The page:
PROCESS SKETCHBOOK – an edit of my illustration, ideas + process
A Preview of the Illustrated Set Projections for the Barbican
Projected illustrations and animations form the set of the play. The audience follows the line drawing in and erasing visual motifs of home into home-less-ness. Exploring the essence of ‘home’ from a family home to a derelict house to houseplant, fire, tea and community.
A FEW PHOTOS FROM THE BARBICAN
a selection of my drawings of cast members from the rehearsal room can be seen on instagram
Previous work with C A R D B O A R D C I T I Z E N S
Over the last two years, I have had the pleasure and privilege of working with theatre company Cardboard Citizens as a designer-in-residence. As the UK’s leading practitioners in Theatre of the Oppressed methodology, Cardboard Citizens tells stories that need to be told, through theatre performed on the stage, in the street, in hostels, centres and prisons. In particular empowering those who have experienced homelessness to explore their own narratives and share their experiences through forum theatre.
I have worked on the following productions, both as an illustrator, designer and art director:
A Matter of Mind: Cardboard Citizens x Wellcome Trust (2014)
META by Sarah Woods: Cardboard Citizens x Wellcome Trust (2016)
Street/life: Cardboard Citizens, funded by Gulbenkian (2015)
Speakeasy, parts I, II, III: Cardboard Citizens x Lyrix Organix as part of Islington Word Festival (2014, 2015, 2016)
Below is a selection of the illustrations from my work with Cardboard Citizens, starting with a series of reportge illustrations from my current role working with young actors on Speakeasy III
S P E A K E A S Y
A MATTER OF MIND | AMoM
An exploration of the teenage brain, its development, the pressures placed upon it and the impact of mindfulness.
For each day of the project I kept a daily blog of the design process. The sketchbook as an extension of the mind.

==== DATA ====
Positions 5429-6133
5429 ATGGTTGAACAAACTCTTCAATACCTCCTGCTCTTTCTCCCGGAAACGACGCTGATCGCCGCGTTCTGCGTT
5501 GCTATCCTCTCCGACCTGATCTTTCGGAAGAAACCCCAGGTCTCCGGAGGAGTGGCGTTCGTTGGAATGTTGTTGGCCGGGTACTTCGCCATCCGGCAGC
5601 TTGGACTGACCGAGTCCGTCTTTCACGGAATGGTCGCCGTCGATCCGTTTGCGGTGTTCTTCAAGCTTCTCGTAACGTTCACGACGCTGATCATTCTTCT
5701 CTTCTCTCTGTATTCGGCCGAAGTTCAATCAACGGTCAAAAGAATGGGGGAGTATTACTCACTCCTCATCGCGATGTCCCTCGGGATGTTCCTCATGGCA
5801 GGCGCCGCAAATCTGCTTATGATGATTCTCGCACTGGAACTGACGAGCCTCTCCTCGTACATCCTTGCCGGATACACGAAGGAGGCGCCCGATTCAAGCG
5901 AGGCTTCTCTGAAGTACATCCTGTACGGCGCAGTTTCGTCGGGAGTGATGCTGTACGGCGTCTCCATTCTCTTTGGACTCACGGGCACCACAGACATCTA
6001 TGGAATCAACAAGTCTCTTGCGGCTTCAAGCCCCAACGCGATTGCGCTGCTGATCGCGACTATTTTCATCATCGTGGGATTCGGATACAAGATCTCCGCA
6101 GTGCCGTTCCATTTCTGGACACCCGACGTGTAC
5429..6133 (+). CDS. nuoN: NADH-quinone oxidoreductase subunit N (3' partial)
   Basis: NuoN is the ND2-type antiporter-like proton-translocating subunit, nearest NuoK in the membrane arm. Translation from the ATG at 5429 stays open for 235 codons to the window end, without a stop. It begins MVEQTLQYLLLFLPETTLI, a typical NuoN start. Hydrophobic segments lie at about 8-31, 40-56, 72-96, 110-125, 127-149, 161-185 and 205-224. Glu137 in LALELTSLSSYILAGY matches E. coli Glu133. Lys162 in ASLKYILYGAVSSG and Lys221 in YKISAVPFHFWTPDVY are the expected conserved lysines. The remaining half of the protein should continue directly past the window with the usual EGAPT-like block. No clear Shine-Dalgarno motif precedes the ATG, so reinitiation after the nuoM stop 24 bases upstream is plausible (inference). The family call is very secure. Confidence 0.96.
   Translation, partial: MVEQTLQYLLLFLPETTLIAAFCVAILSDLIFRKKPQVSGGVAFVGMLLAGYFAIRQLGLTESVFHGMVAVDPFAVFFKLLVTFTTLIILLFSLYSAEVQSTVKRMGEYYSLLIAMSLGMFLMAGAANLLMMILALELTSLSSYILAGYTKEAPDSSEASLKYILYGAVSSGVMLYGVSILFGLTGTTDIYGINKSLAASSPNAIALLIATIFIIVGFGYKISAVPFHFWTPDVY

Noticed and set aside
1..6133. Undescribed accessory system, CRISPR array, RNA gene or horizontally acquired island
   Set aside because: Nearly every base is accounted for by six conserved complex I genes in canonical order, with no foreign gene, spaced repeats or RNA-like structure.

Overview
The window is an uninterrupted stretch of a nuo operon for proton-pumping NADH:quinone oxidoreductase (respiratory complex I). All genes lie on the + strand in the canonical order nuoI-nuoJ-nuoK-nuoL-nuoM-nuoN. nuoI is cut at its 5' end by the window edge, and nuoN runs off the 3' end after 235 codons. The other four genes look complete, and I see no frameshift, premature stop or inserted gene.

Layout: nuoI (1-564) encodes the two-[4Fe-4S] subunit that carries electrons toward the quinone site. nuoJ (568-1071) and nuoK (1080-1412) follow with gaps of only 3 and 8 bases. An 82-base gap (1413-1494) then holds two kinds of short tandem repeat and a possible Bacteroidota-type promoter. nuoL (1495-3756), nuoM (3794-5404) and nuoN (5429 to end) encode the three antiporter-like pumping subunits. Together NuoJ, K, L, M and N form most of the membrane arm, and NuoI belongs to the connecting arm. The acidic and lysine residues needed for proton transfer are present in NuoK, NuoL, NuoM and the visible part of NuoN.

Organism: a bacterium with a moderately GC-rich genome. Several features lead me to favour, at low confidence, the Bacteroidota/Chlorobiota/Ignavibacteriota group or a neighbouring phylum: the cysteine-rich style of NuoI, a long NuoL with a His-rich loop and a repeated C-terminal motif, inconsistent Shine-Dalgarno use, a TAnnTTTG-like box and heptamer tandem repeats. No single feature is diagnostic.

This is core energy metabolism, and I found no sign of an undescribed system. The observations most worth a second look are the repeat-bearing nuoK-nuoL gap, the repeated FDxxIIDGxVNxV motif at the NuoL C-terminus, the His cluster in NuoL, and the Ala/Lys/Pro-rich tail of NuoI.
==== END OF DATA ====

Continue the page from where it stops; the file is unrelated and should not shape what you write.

You can follow my blog HERE, or see an edit of the images below.
AMoM /// A Matter of Mind
Day 1: My first day as designer on the set of the Wellcome Trust funded multi-media project by theatre company Cardboard Citizens ‘A Matter of Mind’. An exploration of the teenage brain, its development, the pressures placed upon it and the impact of mindfulness.
Five actors, five white chairs.
Blown away by how the seemingly simplest objects become tools/visual signifiers for complex metaphors.
THE LYRIC HAMMERSMITH
ILLUSTRATIONS FOR THE DIGITAL PLAYSPACE
The Lyric Hammersmith officially re-opened following a multi-million pound capital development and creation of the new Reuben Foundation Wing on 28 April 2015. To celebrate and showcase the Lyric, a brand new site-specific performance ‘The Interventionists’ took place throughout the new performance spaces.
I was commissioned to create (in just a few days) the interactive illustrations for the digital play-space – touch-screen 360 degree visuals for a moving short story following a girl’s journey to find her heart following the loss of a parent.
Breaking down boundaries between digital and physical worlds actors interact with illustrations and animation in a this piece directed by Richard Weinman.
“I remember there was a tree….”